Things that I miss about home

29 Aug

After almost 11 months living in Switzerland I have come to appreciate and miss some things from home that I have taken for granted. It is funny the things that you end up missing.

This list is not exhaustive but it is around 80% there.

  • Conversations – my German is still pretty appalling and I don miss having a proper natter with, not just a native English speaker, but a native British speaker. Otherwise you can get yourself messed up in all sorts of problems trying to explain what the different is between a bonnet and a boot or how to pronounce ‘aluminium’ proper with an American. And I miss innuendo. yes, it’s childish and immature but it’s bloody good fun.
  • Washing machine – this one sounds bizarre. But from leaving my washing machine behind in the UK, of which I was the sole user, I now have a communal machine to use. I can only wash on certain specified days and at certain specified times which can be annoying. Creeping down to the basement to check if the machine is free and waiting until the machine is free, reminds me of university days when you used to be desperate to do washing but all the machines are free. Every Tuesday and Sunday I can do my washing. What if I want to go out? I then lose my time and I have to go without. It’s frustrating. I am now at the point where I have to organize my washing around my social life. What I can’t understand is that I have a dishwasher in my apartment. Surely it would make sense for each apartment to have its own washing machine and do away with the dishwasher? All the times when I set the washing machine to on without a care in the world at home is now a million miles away.
  • Food – while being in Switzerland I have eaten quite a lot of foods that I haven’t had before, like lobster, sushi and sashmi, but there are some times that you just want a British classic. I can’t remember the last time I had chips and gravy, or steak and kidney pudding and chips, or a Boost! Being away from home makes you crave comfort food; food that reminds you of the good old days of your childhood. And you can’t find those classics over here. In fact you can’t find a chippy over here FULL STOP. I actually think it’s a huge opportunity to make money by opening a decent British chippy, with the large British expat community. Once I work out where to source the fish from (Switzerland is a land locked country after all) then it’s all systems go!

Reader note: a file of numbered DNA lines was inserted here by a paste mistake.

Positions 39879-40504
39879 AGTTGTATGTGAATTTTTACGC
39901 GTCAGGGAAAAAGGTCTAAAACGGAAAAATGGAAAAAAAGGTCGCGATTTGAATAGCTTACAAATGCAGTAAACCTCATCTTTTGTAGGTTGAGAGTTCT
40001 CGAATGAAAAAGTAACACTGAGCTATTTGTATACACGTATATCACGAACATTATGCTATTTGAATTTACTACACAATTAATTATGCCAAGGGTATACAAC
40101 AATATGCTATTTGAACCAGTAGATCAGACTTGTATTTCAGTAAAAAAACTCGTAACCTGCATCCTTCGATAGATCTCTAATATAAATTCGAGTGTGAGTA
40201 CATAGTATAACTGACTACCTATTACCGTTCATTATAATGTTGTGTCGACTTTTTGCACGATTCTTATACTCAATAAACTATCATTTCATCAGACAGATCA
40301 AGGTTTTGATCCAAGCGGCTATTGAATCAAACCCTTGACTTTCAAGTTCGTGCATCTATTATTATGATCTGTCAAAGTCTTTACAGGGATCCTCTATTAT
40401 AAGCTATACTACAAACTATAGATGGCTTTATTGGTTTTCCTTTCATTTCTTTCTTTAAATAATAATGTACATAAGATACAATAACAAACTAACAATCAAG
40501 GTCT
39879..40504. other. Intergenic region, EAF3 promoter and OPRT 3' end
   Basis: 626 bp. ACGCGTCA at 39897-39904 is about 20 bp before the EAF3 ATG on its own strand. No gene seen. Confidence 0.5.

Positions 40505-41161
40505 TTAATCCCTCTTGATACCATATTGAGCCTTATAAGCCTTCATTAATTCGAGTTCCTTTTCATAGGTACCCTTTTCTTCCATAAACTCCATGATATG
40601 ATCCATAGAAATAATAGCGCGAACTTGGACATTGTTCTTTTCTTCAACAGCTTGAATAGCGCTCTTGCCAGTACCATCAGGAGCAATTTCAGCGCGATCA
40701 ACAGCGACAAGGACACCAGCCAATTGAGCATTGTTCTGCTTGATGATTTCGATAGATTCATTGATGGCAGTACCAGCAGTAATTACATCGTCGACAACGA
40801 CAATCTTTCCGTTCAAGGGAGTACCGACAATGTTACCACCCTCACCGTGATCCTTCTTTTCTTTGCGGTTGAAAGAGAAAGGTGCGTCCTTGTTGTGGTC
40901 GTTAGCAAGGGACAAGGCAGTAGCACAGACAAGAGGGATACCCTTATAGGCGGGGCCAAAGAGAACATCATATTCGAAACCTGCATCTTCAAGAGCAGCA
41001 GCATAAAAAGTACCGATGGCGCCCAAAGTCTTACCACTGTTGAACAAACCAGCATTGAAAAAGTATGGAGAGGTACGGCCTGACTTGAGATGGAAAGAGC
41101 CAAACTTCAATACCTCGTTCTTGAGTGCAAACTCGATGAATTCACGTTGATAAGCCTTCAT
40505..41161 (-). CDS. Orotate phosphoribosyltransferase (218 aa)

•  Humour – sort of related to point 1. Having a common point of reference is the basis for most of the funniest jokes. If you have to explain the joke it isn’t going to be funny; more a long explanation of yet another cultural difference. Everywhere I go people tell me that the British have a wicked sense of humour. But, trust me, we don’t when we are far away from home.
  • Family and Friends – perhaps the most predicable one of them all. Leaving behind a country, a house, a job is the easy part. The hart part is finding new people to share your new experiences with. No one can suddenly fill in a gap which used to be filled by your oldest and bestest friend. I have hear a quote that it is sharing the little things that are what really make relationships. I think it takes a long time to find the right person to share those little things with. And little by little, I can see myself drifting slowly away from the lives of people that I know back home. I hope when I’m next home for a visit there are no hard feelings and we can carry on from where we left off.

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